From Singapore, my friend and I headed back to Thailand together! Since she only had one week I let her decide between going north to Chiang Mai, or south to the islands. After copious amounts of research, weighing every factor from activities to weather, Elephant Nature Park, an Elephant Sanctuary just outside of Chiang Mai, solidified her decision to go north!

Eeeeeek! I can’t even find the words to express how much I LOVED Elephant Nature Park. We chose the two day one night tour, to get a more in-depth experience. We learned so much about elephants, including the horrors of the tourism industry, and spent a night sleeping among them!

Getting to Elephant Nature Park

After a whirlwind from Bangkok to Singapore, Singapore back to Bangkok, Bangkok to Chiang Rai and Chaing Rai to Chiang Mai, I’d be lying if I said I wasn’t whooped! I actually contemplated backing out of the tour all together the night before. We both did. (Another example of how pre-booking can be problematic- We had no clue how tired we’d be when we booked tickets to Elephant Nature Park 2 months earlier). But we powered trough and are both so glad we did!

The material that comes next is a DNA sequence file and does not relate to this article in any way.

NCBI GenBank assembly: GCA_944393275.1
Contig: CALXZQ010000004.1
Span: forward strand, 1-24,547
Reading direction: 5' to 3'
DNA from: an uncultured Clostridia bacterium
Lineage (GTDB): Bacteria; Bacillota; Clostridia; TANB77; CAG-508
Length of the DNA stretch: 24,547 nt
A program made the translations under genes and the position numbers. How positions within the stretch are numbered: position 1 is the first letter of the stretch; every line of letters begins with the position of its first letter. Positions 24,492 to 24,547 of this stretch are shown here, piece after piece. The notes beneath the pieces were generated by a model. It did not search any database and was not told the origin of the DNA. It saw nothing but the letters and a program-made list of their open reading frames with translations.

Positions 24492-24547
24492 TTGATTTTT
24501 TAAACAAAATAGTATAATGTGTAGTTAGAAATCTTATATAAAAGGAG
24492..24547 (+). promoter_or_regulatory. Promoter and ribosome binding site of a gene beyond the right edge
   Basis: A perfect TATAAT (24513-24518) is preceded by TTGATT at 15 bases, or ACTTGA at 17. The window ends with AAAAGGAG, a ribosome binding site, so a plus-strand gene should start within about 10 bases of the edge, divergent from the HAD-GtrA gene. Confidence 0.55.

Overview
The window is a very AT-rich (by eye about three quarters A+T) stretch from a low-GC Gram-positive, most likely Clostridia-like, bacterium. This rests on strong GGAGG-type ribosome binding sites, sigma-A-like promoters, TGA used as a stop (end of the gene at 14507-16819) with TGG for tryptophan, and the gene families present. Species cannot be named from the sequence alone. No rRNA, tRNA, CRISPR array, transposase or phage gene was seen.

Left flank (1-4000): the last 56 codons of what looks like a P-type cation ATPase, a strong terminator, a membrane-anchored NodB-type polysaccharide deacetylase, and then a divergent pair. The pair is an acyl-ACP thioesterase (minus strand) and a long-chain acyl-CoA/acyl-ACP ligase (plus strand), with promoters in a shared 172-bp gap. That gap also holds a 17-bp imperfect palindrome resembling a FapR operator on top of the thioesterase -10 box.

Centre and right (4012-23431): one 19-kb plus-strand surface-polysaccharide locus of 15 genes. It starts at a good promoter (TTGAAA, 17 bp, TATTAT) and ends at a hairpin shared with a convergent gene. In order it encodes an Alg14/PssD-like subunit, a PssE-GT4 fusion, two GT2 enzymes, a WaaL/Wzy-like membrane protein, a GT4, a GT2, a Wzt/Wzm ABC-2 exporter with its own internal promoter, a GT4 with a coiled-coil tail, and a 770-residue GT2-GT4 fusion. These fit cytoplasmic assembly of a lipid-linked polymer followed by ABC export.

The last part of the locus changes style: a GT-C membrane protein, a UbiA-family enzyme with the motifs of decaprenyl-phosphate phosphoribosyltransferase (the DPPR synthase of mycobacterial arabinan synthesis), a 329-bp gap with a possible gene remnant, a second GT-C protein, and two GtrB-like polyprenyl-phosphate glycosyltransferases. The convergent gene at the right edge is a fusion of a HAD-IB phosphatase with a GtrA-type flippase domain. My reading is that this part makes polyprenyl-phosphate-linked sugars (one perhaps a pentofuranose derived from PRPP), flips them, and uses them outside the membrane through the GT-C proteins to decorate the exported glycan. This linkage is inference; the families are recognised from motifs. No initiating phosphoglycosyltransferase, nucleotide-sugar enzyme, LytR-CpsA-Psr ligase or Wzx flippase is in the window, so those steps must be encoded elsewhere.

At 7am a shuttle bus picked us up from our hotel in Chiang Mai. After making a couple of stops to pick up other passengers, the driver started an informational video about Elephant Nature Park. It included information on the founding of Elephant Nature Park, the abuse these animals have faced, and what to expect during our visit.

About half way through the video, we hit traffic. My heart sank when I first saw the accident up ahead. “Is that a body?” I asked my friend, elbowing her in the side without taking my eyes off the road. “Yes,” she responded sternly, her eyes were peeled to the road ahead as well.

A motorbike was in pieces and a man was lying face down, in the middle of the oncoming traffic. His thin flannel shirt was ripped, exposing road rashed skin. There were no police or paramedics around. A few locals were directing traffic around the man while a few others attempted to coax him to his feet. He showed subtle signs of movement but by no means looked like he would be hopping to his feet anytime soon.

Sick to my stomach, I turned back to the video. Footage of famished, abused elephants, begging in city streets were on the screen. Pity. I felt pity for the man in the street and pity for the abused elephants in the video.

I don’t know what happened to the man in the motorbike accent and can only hope he’s on his way to a full recovery. As for the elephants, I am pleased to say elephant street begging has been banned in Thailand.

Unfortunately, elephant riding, elephant shows and other forms of elephant tourism are still legal. And all of these cause harm to elephants as well. If you take nothing else away from this post, remember this: DO NOT EVER RIDE AN ELEPHANT OR USE AN ELEPHANT FOR YOUR ENTERTAINMENT. EVER. PERIOD.